The horses are old or ill or just no longer useful to their owners. Often thin, heads hanging low, ribs protruding, they stand quietly, dejected. You can see the fear in their eyes as they enter the stun box. If they are lucky, they lose consciousness after one jolt with the bolt gun. Sometimes they stumble and are stunned repeatedly. Sometimes they cry out.
They arrive weary, after being trucked from all over the States to destinations in Mexico and Canada. The U.S. banned horse slaughterhouses in 2007, but the demand for disposal of unwanted equines continues unabated. Out of sight of the owners who have sold them, they would have no advocates except for the determination of animal welfare groups such as the Canadian Horse Defence Coalition (CHDC), which tracks their treatment in Canada.
On July 13 and 14, 2011, CHDC carried out an undercover investigation of a Quebec slaughterhouse. This is the fourth plant the coalition has studied. Although the industry and the Canadian Food Inspection Agency keep promising to improve standards, footage from Les Viandes de la Petite-Nation in St. Andre-Avelin shows they have a long way to go.
The video below is from the two-day tracking of the fate of these unwanted horses. If the horror of their experience is too painful to watch, try the sad but less graphic videos at the bottom of “Pasture to Plate” on the CHDC Web site.
Drugs in Horse Meat
As if the mistreatment of horses were not enough to shake up the industry, CHDC cites a shoddy tracking system that is supposedly in place to protect human health. Horses that end up in these slaughterhouses are not raised for food. Although owners are required to provide complete medical histories, their reports are not verified. Gary Corbett, president of the federal union that represents slaughterhouse veterinarians, is quoted as telling the Toronto Star on July 30, 2011:
(Veterinarians) do rely a lot on the records of the horses kept by the owners coming into the country and there are questions about how accurate or up to date they are.† It’s at the discretion of the owner.† There’s no regulatory framework to monitor it.† It’s kind of like an honour system.
As a result, meat from these slaughtered horses may enter the human food chain tainted with drugs. Calling on the government to immediately shut down the industry, British Columbia MP Alex Atamenenko cites one potentially dangerous example of “horse aspirin” or “phenylbutazone.” The common pain medicine could easily end up in horse meat, and even small amounts of the substance can cause anaplastic anemia in children.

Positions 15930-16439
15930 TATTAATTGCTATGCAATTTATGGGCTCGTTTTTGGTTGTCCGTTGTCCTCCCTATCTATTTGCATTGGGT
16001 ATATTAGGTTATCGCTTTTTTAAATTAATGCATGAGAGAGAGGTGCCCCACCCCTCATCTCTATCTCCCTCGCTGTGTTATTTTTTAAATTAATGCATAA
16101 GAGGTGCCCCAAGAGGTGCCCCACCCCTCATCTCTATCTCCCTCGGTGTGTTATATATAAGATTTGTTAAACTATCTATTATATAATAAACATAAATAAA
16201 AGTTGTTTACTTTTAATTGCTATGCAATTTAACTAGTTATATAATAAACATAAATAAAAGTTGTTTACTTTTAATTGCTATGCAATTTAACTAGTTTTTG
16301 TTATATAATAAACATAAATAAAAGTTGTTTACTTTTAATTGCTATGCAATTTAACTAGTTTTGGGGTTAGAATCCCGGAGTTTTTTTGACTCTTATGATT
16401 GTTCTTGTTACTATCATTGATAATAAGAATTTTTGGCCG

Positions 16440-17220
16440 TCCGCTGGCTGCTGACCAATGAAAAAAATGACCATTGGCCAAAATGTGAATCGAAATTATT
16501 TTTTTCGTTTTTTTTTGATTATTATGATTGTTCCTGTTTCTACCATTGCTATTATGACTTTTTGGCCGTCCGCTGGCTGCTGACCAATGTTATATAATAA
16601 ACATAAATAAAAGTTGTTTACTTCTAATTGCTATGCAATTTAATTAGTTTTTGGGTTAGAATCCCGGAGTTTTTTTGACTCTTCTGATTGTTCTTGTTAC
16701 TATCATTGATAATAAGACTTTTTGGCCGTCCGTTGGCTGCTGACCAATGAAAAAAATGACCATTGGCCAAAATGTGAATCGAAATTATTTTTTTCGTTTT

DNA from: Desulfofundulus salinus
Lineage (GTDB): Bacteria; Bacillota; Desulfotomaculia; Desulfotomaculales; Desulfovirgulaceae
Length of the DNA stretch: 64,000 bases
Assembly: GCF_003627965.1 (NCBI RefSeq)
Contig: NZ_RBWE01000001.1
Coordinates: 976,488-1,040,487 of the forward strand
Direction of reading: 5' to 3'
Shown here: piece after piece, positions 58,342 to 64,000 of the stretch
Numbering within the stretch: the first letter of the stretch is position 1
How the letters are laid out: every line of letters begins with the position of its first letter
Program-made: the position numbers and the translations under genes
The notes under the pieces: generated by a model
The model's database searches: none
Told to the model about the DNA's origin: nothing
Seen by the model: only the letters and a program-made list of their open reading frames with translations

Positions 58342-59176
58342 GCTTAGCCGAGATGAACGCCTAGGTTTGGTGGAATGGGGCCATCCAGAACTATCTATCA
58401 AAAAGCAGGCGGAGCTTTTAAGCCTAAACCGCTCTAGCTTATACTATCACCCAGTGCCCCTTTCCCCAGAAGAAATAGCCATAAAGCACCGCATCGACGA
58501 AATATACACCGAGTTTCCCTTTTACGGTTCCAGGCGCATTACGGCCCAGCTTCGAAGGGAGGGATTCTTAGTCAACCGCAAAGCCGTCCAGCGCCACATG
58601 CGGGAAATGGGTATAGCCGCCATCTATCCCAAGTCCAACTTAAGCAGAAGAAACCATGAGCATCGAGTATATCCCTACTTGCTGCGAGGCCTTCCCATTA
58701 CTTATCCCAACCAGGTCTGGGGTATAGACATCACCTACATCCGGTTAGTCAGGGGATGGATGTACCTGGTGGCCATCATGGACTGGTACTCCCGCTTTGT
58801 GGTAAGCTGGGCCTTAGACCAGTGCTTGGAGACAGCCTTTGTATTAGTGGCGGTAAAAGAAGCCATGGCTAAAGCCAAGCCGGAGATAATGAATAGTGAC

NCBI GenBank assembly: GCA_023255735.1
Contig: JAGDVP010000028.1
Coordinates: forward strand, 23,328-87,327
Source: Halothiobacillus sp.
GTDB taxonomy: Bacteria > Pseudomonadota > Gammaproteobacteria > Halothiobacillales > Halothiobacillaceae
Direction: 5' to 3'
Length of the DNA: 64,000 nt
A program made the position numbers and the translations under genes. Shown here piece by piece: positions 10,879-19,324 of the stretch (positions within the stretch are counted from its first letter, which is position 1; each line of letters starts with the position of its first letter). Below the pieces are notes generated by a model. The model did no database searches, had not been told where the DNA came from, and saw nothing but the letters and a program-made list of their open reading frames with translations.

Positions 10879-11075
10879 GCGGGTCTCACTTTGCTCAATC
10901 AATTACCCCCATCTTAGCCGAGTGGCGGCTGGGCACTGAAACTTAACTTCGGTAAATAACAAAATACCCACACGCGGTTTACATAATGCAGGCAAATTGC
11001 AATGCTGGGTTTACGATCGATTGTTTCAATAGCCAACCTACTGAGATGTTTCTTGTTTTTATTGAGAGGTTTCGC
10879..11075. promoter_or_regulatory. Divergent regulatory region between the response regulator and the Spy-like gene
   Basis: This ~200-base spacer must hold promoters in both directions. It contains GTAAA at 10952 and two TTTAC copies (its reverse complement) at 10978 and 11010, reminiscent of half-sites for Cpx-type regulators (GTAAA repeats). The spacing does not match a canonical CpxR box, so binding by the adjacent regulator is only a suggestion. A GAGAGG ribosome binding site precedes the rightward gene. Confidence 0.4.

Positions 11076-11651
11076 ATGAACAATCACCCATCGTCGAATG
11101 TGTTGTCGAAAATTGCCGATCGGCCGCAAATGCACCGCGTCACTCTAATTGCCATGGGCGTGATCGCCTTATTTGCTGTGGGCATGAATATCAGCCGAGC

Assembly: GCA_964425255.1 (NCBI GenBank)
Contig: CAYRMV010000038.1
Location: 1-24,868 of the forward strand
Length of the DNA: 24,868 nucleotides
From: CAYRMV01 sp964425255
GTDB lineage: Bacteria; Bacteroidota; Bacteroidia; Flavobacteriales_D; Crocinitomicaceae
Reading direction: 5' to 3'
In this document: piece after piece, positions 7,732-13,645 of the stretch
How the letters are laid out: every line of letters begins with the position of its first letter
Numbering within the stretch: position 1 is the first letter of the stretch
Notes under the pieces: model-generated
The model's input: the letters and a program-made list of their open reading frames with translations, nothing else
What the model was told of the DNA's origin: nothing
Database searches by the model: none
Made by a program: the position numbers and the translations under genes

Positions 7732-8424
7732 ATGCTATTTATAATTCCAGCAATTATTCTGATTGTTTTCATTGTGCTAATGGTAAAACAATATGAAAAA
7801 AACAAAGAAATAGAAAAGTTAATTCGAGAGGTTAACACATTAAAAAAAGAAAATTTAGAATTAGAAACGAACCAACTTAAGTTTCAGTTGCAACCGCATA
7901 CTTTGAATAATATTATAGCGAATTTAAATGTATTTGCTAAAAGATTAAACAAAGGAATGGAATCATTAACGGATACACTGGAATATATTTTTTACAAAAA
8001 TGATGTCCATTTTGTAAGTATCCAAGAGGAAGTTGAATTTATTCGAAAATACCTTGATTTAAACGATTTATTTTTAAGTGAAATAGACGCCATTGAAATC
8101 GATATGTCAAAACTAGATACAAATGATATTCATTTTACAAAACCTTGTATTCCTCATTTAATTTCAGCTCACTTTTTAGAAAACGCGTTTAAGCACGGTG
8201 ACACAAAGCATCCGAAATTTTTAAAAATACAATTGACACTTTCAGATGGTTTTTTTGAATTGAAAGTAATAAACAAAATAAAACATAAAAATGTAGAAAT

What CHDC Found
Pasture to Plate gives a tiny glimmer of hope, stating “that some of the workers, and the shooter in particular, seem to have been provided with training on horse behaviour…” That is small comfort in an overall horrifying report. Page after page cites examples such as these:
- “As each day progressed and the stun box became more covered in blood, the horse became more resistant to enter it, so had to be forced from behind with the use of what appeared to be a whip (footage shows a whip as the primary driving tool with plastic paddles also used in the stun box).”
- “Some of the horses in the slaughter footage were slick with sweat or had dried sweat marks, indicating a high level of stress or that the holding area was not temperature controlled.”
- “Most disturbing is that many of the horses were able to push their heads out the front of the stun box and peer into the butchering area where the horses before them were being hung, bled out and butchered. Many horses appeared increasingly agitated and frightened after doing so.”
An ironic counterpoint to CHDC’s revelations about conditions in Canadian horse slaughterhouses is an editorial that appeared on December 4th in the Texas Star-Telegram. Apparently nine states have passed resolutions calling for the return of horse slaughtering facilities. The opinion piece reports:
Since the ban, the GAO also reported, there has been a dramatic increase in reports of horse neglect, a trend expected to get even worse in this down economy. The American Quarter Horse Association had argued in 2006 that processing of unwanted horses was “a necessary aspect of the equine industry, because it provides a humane euthanasia alternative for horses that might otherwise continue a life of discomfort and pain, or inadequate care or abandonment.”
No Longer Needed, Then What?
The horses are ridden, raced or worked until they are no longer useful or wanted. Then they are sent off to the slaughterhouse, with owners hoping to recoup a bit of the cost by selling them as meat. Once desirable assets, the horses are simply live carcasses, a burden to be fed and cared for.
Animals discarded as thoughtlessly as last year’s cell phones are an indictment of our ethical and moral standards. Animal welfare organizations and animal advocates do their best to draw attention to their plight, but until we embrace the need to treat our fellow creatures with respect, stories like the ones filmed by CHDC will continue.
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